July 27, 2016
Beis Moshiach in #1031, Bitachon Bytes, Pinchas

By Rabbi Zalman Goldberg

One of the challenging aspects of bitachon is the ability to always synchronize our views with the perspectives of Torah. Torah has guidance on every occurrence and being that the Torah is Hashem’s Will and Wisdom (רצון and חכמה), these guidelines are actually Hashem’s guidelines. Many people have a take on many topics; the question is: are those opinions in line with the Torah’s views? A person with a strong connection to Hashem will be on the right track on most, if not all, occasions

Parshas Pinchas begins by relating Hashem’s response to the Shvatim’s disparaging remarks about Pinchas. The Shvatim claimed that Pinchas was evil and cruel. He was descended from Yisro, who prior to his conversion to Judaism would fatten calves in order to slaughter them to idols. A cruel act indeed. Pinchas ‘slaughtered’ a Jewish prince, also a cruel deed. Thus, even though his zealousness could be described otherwise, they called it zealousness of cruelty. Hashem responded with Pinchas’ true lineage and intentions. Pinchas is a descendant from Aharon, who pursued peace for the whole community. Pinchas intended to bring atonement for the Yidden and to stop the deadly plague, and therefore it was truly a Divine zealousness.

There are two key differences between the Yidden’s view and Hashem’s in this story. Firstly, Pinchas’ zealotry was considered haughtiness (since the Jewish leaders did not instruct Pinchas to act in such a manner) and not as doing Hashem’s will with bittul. Hashem responded that Pinchas was the person who was fully devoted to Hashem’s way. Those who claimed that it was Pinchas who was the haughty one were actually the bigots who could not handle that someone else was taking the correct action. The Shvatim’s view, in this case, was diametrically opposed to how Hashem saw it. Instead of the Shvatim being the ones who were devoted to Moshe and the leadership, and Pinchas being the one who acted out of line with Hashem’s will, they were the opposition to Hashem’s view and Pinchas with his zealotry was the one full of devotion to Hashem’s Will.

Secondly, the Shvatim claimed that Pinchas committed a deed of tremendous cruelty. Not only was the killing a cruel act, but the person killed was a prince. The general position of a prince included the obligation to defend his people and bestow goodness upon them. So Pinchas assassinated an essentially good person. Not only that, this kind man was in the midst of demonstrating his kindness to his tribe. When the tribe of Shimon complained to their prince that they feared capital punishment, he sinned with Kozby to defend his tribe and show them that they are not wrong. Thus Pinchas’ cruelty is only doubled.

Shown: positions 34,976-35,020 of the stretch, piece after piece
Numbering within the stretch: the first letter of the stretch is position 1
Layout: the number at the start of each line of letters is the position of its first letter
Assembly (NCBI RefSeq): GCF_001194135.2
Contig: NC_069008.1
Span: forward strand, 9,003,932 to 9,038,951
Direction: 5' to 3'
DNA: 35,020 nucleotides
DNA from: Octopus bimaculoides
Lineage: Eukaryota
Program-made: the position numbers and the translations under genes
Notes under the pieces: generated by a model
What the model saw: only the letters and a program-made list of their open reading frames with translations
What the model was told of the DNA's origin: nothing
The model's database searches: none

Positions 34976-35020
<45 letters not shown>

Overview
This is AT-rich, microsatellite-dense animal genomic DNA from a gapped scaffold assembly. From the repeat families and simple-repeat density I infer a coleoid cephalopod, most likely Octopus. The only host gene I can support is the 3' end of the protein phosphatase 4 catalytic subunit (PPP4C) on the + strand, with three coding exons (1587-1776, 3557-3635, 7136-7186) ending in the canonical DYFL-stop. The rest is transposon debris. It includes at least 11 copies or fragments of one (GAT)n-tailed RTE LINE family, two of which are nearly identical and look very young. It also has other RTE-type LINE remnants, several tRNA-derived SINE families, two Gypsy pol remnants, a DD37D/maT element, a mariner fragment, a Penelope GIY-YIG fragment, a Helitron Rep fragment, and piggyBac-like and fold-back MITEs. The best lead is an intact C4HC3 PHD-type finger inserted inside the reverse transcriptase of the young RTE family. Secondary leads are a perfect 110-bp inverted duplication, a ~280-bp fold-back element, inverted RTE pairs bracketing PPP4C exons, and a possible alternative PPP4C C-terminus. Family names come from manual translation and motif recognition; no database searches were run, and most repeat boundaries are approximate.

In contradistinction to this view, Hashem saw Pinchas as a descendant of Aharon, who always sought to bring about an atmosphere of peace wherever he went. Pinchas too had the kind intention of bringing peace between Hashem and the Yidden. Hashem’s wrath was provoked because the Yidden were sinning with idols and adultery. Zimri was the real cruel one in this case, since he had the chance to inspire his tribe to return to Hashem, and yet he caused them to stoop lower in sin. From a G-dly perspective, that is the real cruelty. Pinchas was the truly kind one for bringing peace to our relationship with Hashem.

Here again the Shvatim were opposed to Hashem’s view in regard to who was kind and who was cruel. Pinchas not only stopped the prevailing epidemic, he also brought about a covenant of peace, a ברית שלום, which is the true peace.

If we are seeking a stronger revealed connection to Hashem, then in every situation we need to ask ourselves, “What would the wisdom of Hashem say? With whom would the Torah side?” If we don’t know we can always seek the advice of someone whom we could expect to be in tune with what the G-dly outlook is. This is all encompassing and will bring good results in every area of life that it is applied to.

It’s important to always entertain thoughts with the correct perspective. An example of this is the sad fact that upon seeing a person dressed in tattered clothing, most people do not think too highly of him/her. Pity would be nice, although some people might just plainly look down at them. Not so was the daughter of R’ Meir Simcha Chein of Nevel. He would always praise the qualities of the bachurim of Tomchei T’mimim to his children. How exalted was the character, the service of Hashem of a Tamim, etc.

One day a Tamim came to their home, looking quite disheveled. Reb Meir Simcha’s daughter remembered viewing the bachur with the greatest respect, despite his external appearance. The perspective that Reb Meir Simcha instilled in his children was the correct one from a G-dly perspective. Even if his child would have pitied the bachur, it would have been fine, but inaccurate, because a Tamim is truly a gem to treasure. Let us attune ourselves more with the way Hashem views and perceives the world and all that inhabits it.


Rabbi Zalman Goldberg is a well sought after speaker and lecturer on Chassidic thought. His writings and recordings on the topic of Bitachon can be accessed at You can also receive his one minute daily Bitachon clip by sending a WhatsApp to 347.546.4402 with the word “Bitachon.”

Article originally appeared on Beis Moshiach Magazine (
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